Improvements won for Hospitality teachers and Career Advisers

Federation has won important gains to relieve workload for hospitality teachers and clarify the classroom teaching requirements of career advisers.

At a recent meeting with the Department of Education, Federation outlined a series of concerns that hospitality teachers and careers advisers had raised at their respective Special Interest Group meetings.

Federation had received many complaints associated with the implementation of the co-assessment model for hospitality teachers. Teachers who have met the three-year industry experience requirement have been directed to also complete the Alternative Assessment Strategy for their classes.

This directive involved a duplication of tasks already completed by many students and teachers, compliant with Australian Skills Quality Authority (ASQA) standards.

The re-assessment reports are incredibly long and detailed and many teachers were finding it difficult to undertake this task with year 12 students who have only 23 weeks of school remaining.

Teachers have identified an immense increase in workload to plan and organise lessons in which these extra tasks will be undertaken. Extra time is also required to complete, mark, scan and upload results to the Quality Management System.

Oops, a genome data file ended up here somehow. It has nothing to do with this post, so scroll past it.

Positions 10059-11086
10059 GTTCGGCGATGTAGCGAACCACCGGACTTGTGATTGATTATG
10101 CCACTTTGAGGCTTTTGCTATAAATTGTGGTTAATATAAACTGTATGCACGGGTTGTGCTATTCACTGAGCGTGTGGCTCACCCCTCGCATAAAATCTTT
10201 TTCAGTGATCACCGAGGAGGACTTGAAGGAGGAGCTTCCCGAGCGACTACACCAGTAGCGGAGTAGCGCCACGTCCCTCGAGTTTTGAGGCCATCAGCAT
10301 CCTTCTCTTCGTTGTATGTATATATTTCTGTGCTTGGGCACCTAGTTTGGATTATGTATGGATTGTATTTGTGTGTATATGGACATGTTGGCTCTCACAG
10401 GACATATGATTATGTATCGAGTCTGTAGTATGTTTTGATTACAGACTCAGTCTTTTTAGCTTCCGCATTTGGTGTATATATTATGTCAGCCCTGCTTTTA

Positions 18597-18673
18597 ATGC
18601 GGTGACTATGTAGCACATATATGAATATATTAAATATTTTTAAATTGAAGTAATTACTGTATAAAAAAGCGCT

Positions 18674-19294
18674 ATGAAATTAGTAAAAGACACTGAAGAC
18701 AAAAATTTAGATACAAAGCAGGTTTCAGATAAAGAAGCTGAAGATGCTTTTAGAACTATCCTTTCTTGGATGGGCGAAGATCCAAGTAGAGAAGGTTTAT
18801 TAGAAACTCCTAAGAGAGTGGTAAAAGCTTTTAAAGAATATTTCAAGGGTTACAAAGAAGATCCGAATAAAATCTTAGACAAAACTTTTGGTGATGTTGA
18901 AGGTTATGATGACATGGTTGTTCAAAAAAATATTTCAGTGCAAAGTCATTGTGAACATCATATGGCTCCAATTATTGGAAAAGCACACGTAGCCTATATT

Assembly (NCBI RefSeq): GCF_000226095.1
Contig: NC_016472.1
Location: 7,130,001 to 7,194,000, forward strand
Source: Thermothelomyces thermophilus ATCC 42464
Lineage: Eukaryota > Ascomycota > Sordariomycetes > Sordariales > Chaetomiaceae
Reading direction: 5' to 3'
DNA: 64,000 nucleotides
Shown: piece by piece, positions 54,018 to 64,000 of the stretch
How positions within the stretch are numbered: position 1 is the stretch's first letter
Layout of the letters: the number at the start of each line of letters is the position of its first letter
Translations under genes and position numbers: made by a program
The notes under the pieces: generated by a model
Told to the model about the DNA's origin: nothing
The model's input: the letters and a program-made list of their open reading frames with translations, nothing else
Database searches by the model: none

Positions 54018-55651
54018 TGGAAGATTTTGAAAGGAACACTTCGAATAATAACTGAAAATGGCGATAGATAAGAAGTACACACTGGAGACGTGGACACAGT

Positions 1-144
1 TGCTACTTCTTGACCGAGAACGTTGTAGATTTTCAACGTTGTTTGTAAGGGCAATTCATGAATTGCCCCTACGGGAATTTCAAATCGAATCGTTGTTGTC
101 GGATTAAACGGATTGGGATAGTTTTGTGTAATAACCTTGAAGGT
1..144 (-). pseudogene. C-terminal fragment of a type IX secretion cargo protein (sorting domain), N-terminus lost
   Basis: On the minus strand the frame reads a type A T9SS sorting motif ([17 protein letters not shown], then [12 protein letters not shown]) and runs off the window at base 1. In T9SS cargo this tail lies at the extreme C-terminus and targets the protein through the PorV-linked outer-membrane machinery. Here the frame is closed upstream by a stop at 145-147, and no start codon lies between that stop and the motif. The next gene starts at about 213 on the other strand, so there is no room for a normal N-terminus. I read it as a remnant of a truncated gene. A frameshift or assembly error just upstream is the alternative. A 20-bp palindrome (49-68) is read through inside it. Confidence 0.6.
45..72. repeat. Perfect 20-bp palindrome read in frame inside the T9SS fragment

The Department agreed to the provision of further teacher-relief funding to support teachers of Year 12 classes in 2018 and further stated in a letter, dated 3 May, to Federation that:

“This funding support is an interim strategy to address the extra work required of those teachers of Year 12 specifically during 2018. Moving into 2019, all hospitality teachers will be provided with consistent assessment packages which will integrate the assessment requirements, in an effort to minimise the workload of teachers, particularly those who do not meet the three-year industry experience requirement to assess specific units of competency.”

Federation also raised an issue that many careers advisers are facing in their schools — the increasing practice where careers advisers are being asked to take an increasing number of timetabled career lessons thus reducing their counselling role with students.

The Department has always maintained that the “final role statement for the Careers Adviser in each school should be developed in consultation with the Principal”. The Department has agreed to reissue the departmental document to principals that states “any teaching allocation should be negotiated between the Principal and the Careers Adviser”.

Careers Advisers and VETiS teachers are encouraged to join their respective Special Interest Groups. Meetings are held once each term at Federation House and there is an email list for members. Contact Mary Fogarty via [email protected] for details.

Mary Fogarty Research/Industrial Officer